Carcharhinus melanopterus | UAE National Red List of Marine Species: Reef-building corals, cartilaginous fishes and select bony fishes

Carcharhinus melanopterus | (Quoy & Gaimard, 1824)
Countries in Assessment
United Arab Emirates
Country ISO code(s)
Does the assessment cover a marine EEZ area(s)?
Scope (Assessment)
Taxonomic Group
Taxonomic Group Level 2
Assessed taxon level
Taxon distribution as listed in assessment
The Blacktip Reef Shark occurs throughout UAE waters. Globally, it is widespread in the tropical Indo-West and Central Pacific (Last and Stevens 2009).
Habitats and Ecology
Ecological system type
Terrestrial system
Freshwater system
Marine system
Habitat details as listed in assessment
The Blacktip Reef Shark is found in inshore habitats, especially associated with coral reefs and sandy areas to depths of 100 m. Adults reach total lengths of up to 180 cm total length (TL) and mature between 90-110 cm TL (Compagno 1984, Stevens 1984, Last and Stevens 1994). Size at birth has been reported at 30-52 cm TL. Information on reproductive biology is limited and conflicting. Blacktip Reef Sharks are viviparous with a yolk sac placenta and give birth to 2-4 pups (usually four) (Compagno 1984, Lyle 1987, Last and Stevens 1994). Data from Sudan suggests a 9 month gestation period in the region (I. Elhassan pers.comm. 09/02/2017). The only age data available is from Australia (Chin et al. 2013). Females mature at 8.5 years and reach a maximum age of at least 15 years. This yields a generation length of 11.5 years. During the breeding season (November and March (Mourier and Planes 2013).
Is there a map available in assessment?
Assessed status
Asessment status in full
Assessment status abreviation
Assessment status criteria
Assessment rationale/justification
The Blacktip Reef Shark occurs throughout UAE inshore waters. It appears to be a resilient shark, persisting long after other species have been overfished, although it is threatened by extensive fishing pressure as well as habitat loss and degradation throughout the Arabian Sea region. Although there are limited data on its status, other Carcharhinus species in the Arabian Gulf have undergone significant declines due to exploitation (target and bycatch) in many largely unregulated gill net, longline and trawl fisheries that operate within its range outside and surrounding UAE waters. Some management measures are now in place in the Arabian Sea region, although domestic fisheries are likely to continue. Though data specifically from the UAE are not available, individuals in the UAE are a component of a larger, interconnected and migratory population that occurs broadly in the north-western Indian Ocean. It is inferred that declines reported in the Arabian Sea region are representative of its status in the UAE. Based on recorded levels of exploitation and decline in habitat quality, it is suspected to have declined by 30-50% over the past three generation lengths, or about 34 years. It is listed as Vulnerable A2cd.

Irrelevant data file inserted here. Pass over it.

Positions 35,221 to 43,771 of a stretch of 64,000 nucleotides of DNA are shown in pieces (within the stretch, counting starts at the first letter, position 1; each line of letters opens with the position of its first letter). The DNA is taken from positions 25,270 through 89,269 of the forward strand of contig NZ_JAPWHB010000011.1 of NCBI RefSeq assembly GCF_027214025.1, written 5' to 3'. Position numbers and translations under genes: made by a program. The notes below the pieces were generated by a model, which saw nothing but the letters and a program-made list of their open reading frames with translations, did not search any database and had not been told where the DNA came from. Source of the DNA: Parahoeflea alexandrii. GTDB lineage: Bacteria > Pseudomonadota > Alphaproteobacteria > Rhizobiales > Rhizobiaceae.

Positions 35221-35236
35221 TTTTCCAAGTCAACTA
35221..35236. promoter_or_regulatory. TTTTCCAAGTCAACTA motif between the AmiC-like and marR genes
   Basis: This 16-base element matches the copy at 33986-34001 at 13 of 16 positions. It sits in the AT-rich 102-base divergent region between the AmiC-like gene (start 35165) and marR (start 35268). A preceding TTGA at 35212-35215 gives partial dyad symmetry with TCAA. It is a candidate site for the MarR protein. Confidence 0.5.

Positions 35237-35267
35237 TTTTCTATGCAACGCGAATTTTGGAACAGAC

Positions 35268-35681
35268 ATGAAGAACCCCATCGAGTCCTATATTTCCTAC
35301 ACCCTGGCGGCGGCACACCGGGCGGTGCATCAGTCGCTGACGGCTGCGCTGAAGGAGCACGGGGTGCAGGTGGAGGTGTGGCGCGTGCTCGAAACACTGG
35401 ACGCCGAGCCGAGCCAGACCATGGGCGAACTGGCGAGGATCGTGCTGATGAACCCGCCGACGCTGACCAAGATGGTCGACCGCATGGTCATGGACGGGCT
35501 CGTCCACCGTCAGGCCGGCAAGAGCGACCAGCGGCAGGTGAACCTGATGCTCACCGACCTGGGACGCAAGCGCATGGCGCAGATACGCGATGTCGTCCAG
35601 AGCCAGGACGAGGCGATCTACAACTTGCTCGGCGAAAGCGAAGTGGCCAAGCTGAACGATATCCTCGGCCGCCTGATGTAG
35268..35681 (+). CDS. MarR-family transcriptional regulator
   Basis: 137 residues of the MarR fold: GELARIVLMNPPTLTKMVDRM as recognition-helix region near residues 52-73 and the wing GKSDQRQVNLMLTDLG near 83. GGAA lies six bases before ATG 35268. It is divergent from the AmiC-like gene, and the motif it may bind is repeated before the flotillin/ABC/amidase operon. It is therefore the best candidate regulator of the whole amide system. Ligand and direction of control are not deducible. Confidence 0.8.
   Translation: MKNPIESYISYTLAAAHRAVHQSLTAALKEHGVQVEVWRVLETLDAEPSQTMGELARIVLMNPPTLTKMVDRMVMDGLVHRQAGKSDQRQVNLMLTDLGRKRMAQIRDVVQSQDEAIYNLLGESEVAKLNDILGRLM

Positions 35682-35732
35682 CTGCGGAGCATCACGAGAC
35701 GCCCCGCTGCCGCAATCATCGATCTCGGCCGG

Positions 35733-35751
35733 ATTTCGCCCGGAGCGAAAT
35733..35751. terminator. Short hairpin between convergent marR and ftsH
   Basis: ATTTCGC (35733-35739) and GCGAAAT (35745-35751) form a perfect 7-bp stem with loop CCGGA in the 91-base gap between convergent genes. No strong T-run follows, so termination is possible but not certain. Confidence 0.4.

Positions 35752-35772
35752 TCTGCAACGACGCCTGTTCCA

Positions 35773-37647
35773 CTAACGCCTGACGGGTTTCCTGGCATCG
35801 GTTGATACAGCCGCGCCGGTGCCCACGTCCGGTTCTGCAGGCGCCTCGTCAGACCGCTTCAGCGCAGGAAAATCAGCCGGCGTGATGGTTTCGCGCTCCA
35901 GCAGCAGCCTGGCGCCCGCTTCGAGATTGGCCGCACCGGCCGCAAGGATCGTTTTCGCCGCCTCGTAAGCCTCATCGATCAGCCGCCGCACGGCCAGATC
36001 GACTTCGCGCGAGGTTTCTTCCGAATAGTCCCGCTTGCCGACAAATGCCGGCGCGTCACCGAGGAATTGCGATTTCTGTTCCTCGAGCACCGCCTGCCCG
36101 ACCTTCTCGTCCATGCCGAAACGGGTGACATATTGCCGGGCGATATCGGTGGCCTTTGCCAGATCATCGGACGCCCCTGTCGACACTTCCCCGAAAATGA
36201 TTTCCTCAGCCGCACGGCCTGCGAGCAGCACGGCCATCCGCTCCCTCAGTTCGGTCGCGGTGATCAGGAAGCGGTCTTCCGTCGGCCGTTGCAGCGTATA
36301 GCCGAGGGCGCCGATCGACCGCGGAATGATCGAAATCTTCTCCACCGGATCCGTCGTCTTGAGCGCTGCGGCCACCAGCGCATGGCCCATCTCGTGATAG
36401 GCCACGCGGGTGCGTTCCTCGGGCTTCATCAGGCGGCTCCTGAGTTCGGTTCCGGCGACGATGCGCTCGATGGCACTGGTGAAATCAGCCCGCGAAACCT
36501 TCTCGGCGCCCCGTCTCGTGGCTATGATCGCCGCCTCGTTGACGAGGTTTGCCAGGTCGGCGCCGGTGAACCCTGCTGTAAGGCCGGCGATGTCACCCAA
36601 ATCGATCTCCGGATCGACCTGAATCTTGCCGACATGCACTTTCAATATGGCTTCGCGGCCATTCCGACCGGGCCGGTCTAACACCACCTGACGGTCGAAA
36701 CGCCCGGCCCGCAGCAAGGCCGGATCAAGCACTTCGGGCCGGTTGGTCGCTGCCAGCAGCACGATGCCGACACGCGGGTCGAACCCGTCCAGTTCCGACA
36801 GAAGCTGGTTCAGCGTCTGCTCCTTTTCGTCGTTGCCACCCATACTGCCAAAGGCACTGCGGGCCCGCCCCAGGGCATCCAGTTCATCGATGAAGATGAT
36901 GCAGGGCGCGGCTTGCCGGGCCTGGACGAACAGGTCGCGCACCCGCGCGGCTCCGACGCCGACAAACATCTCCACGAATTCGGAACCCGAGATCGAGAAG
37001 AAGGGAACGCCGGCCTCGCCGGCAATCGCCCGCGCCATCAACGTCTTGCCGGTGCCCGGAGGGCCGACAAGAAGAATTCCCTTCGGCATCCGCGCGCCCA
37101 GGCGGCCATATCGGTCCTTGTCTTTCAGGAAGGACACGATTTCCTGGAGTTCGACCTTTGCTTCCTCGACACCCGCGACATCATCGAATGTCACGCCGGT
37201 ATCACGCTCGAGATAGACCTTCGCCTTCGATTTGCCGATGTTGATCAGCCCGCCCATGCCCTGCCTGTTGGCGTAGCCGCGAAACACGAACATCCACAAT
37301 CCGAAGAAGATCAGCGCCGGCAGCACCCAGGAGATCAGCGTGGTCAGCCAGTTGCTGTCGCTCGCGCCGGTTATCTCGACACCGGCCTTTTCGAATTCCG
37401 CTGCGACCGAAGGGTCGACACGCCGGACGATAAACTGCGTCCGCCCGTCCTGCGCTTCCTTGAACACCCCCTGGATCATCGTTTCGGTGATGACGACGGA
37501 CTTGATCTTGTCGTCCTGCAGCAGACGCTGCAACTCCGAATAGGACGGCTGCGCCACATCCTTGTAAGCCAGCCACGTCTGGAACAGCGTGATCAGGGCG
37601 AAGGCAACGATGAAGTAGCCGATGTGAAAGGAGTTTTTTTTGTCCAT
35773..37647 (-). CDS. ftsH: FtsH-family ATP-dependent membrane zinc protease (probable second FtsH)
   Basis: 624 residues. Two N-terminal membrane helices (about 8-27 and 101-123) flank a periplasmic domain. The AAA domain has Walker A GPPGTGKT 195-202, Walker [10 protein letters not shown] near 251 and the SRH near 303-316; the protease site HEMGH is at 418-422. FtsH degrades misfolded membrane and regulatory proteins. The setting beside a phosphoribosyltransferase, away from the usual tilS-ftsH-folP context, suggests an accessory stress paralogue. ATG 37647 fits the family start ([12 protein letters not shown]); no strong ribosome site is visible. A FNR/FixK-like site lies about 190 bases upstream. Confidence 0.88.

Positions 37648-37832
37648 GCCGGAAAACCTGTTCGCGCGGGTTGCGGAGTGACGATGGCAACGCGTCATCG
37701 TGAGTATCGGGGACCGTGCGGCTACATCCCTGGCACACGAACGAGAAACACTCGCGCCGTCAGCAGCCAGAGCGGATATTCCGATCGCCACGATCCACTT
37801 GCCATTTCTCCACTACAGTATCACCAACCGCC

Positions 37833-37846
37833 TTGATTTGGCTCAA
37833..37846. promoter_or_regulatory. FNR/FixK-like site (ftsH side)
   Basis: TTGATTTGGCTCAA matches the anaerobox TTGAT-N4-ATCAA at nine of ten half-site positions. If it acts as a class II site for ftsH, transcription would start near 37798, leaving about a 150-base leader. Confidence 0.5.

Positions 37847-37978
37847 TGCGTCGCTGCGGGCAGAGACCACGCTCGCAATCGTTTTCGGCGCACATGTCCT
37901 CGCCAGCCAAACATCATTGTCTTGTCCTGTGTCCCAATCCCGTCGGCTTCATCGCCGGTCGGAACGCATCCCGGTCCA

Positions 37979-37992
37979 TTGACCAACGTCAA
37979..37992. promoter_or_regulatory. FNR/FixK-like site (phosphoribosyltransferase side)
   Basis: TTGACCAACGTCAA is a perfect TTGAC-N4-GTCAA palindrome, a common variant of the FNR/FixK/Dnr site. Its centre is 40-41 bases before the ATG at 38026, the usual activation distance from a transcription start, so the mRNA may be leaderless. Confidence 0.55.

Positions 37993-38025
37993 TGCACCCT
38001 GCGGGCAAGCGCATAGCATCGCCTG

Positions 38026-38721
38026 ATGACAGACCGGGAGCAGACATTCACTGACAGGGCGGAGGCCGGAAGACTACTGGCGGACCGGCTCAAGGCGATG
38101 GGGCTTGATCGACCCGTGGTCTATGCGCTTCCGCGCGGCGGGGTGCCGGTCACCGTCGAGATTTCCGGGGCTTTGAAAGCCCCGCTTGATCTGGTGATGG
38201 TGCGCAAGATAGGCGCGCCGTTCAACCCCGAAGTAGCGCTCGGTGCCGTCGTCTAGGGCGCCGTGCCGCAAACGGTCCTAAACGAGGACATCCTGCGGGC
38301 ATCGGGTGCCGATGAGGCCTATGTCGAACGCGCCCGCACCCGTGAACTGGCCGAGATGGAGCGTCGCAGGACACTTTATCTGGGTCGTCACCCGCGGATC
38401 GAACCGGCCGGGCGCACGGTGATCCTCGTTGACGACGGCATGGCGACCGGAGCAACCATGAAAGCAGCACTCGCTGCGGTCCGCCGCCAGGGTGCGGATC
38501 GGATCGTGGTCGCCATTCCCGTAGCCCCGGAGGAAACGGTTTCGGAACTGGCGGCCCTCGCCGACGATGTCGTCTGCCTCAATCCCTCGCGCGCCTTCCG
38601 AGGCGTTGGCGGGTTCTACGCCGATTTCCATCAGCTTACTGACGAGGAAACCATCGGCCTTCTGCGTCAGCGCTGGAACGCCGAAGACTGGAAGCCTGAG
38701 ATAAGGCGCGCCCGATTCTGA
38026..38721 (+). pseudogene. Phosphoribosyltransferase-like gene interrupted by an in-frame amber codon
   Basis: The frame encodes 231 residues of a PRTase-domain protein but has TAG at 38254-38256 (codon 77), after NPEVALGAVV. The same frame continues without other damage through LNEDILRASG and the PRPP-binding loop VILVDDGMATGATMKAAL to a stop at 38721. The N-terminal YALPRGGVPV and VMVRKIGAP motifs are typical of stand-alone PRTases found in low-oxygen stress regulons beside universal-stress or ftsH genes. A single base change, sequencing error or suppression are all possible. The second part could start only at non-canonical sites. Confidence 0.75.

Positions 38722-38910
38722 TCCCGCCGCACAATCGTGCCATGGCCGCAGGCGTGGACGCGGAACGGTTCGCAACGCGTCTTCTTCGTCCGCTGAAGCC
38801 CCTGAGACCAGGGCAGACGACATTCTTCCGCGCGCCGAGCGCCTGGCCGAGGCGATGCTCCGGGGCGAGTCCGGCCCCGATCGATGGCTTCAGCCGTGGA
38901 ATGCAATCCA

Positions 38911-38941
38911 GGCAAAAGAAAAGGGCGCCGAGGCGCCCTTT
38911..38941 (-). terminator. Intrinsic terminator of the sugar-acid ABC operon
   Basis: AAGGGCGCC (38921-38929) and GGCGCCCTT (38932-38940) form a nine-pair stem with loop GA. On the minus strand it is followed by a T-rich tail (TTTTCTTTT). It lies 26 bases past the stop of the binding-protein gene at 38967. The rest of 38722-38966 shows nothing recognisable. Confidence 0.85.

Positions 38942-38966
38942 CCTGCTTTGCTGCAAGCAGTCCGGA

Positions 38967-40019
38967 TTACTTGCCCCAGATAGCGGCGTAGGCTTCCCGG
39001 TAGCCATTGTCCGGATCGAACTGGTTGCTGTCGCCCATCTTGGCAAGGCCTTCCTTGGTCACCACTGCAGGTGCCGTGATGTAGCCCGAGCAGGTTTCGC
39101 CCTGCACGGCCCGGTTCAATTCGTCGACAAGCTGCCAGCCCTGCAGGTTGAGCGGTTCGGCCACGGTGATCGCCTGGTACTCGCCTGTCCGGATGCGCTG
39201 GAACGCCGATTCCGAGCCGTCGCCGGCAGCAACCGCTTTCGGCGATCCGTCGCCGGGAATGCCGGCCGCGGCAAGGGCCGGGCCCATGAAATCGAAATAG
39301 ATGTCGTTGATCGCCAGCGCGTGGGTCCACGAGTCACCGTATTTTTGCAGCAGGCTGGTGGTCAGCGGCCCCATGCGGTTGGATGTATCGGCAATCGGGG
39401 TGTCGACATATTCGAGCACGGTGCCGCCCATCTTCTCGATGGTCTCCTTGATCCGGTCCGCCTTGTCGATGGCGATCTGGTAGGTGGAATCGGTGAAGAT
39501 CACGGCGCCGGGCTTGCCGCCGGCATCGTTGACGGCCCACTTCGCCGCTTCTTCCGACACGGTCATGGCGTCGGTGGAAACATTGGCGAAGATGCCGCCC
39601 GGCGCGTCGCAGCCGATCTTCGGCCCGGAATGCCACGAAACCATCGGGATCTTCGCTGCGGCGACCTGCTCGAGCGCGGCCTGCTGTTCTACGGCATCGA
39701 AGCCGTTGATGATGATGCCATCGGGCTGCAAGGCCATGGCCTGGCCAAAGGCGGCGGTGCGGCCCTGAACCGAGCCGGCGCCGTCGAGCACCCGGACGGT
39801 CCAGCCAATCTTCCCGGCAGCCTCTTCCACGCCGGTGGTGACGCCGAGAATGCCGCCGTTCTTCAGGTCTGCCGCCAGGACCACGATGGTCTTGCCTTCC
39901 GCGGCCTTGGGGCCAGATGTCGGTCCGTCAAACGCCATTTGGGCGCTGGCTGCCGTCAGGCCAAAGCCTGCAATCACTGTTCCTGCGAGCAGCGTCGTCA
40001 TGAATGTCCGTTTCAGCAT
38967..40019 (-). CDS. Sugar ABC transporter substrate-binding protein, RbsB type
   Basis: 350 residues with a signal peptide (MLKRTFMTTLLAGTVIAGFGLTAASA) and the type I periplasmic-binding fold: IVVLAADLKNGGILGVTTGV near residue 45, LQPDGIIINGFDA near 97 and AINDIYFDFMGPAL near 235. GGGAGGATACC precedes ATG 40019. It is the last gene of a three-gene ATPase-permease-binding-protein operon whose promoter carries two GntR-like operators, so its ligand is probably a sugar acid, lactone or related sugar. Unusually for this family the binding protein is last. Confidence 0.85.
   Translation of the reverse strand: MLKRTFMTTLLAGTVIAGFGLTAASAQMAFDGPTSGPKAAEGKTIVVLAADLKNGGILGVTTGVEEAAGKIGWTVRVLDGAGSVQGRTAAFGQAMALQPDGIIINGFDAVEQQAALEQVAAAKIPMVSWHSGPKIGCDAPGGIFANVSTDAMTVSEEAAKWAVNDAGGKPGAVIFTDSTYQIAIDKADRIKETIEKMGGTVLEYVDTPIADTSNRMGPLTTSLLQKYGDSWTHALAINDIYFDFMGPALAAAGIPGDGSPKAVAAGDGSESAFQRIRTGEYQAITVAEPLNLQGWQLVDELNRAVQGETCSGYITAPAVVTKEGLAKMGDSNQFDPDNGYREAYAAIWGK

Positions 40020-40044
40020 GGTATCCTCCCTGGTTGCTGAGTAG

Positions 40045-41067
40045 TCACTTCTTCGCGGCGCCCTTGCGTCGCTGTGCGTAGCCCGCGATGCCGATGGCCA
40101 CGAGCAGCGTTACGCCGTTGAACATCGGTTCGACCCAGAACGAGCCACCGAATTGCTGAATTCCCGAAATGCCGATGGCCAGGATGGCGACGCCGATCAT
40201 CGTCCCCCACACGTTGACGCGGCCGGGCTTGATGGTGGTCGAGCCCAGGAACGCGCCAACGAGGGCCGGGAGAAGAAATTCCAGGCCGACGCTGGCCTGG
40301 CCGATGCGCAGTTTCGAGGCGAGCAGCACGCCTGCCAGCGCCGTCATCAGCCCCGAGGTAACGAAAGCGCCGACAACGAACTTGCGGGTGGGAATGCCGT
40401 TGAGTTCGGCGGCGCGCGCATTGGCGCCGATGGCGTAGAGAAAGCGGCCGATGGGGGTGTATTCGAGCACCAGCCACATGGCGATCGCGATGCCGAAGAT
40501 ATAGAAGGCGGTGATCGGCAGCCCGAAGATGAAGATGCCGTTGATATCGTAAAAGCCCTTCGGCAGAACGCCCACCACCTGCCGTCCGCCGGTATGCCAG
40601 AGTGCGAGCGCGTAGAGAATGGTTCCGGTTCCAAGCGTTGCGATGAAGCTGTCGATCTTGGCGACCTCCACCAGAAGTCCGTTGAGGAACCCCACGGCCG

About the assessment
Assessment year
Assessors/contributors/reviewers listed
UAE National Red List Workshop
Affliation of assessor(s)/contributors/reviewers listed on assessment
Assessor affiliation specific
Criteria system
Criteria system specifics
IUCN v3.1
Criteria system used
Criteria Citation
IUCN. 2012. IUCN Red List Categories and Criteria: Version 3.1, Second edition. IUCN, Gland, Switzerland and Cambridge, UK. iv + 32pp pp. And IUCN. 2012. Guidelines for Application of IUCN Red List Criteria at Regional and National Levels: Version 4.0. Gland, Switzerland and Cambridge, UK: IUCN. iii + 41pp.
Endemic to region
Endemism Notes
Is an endemic?: Not_assigned
Threats listed in assessment
In the UAE, sharks have been impacted by targeted fisheries until 2014 when a ban on export of sharks was imposed (Ministry of Climate Change and Environment). Sharks continue to be impacted by bycatch fisheries (Annual Fisheries Statistical Report for Abu Dhabi Emirate 2001-2018). Inshore fisheries are generally intensive throughout the Arabian Sea region, and in some areas, fishing effort is increasing. Marine habitats in the Gulf, including the UAE, are experiencing high levels of disturbance due to major impacts from development activities (including dredging and reclamation), desalination plants, industrial activities, habitat destruction through the removal of shallow productive areas and major shipping lanes (Sheppard et al. 2010). Corals in the UAE and Arabian Gulf have severely declined due to the increasing frequency of mass bleaching events caused by rising water temperatures, which is a consequence of climate change, as well as pervasive coastal development (Riegl et al. 2018, Burt et al. 2019).
Conservation Measures

Conservation measures:
Conservation measures notes:
Required conservation measures:

Scientific Name Kingdom Phylum Class Order Family Genus
Carcharhinus melanopterus Animalia Chordata Chondrichthyes Carcharhiniformes Carcharhinidae Carcharhinus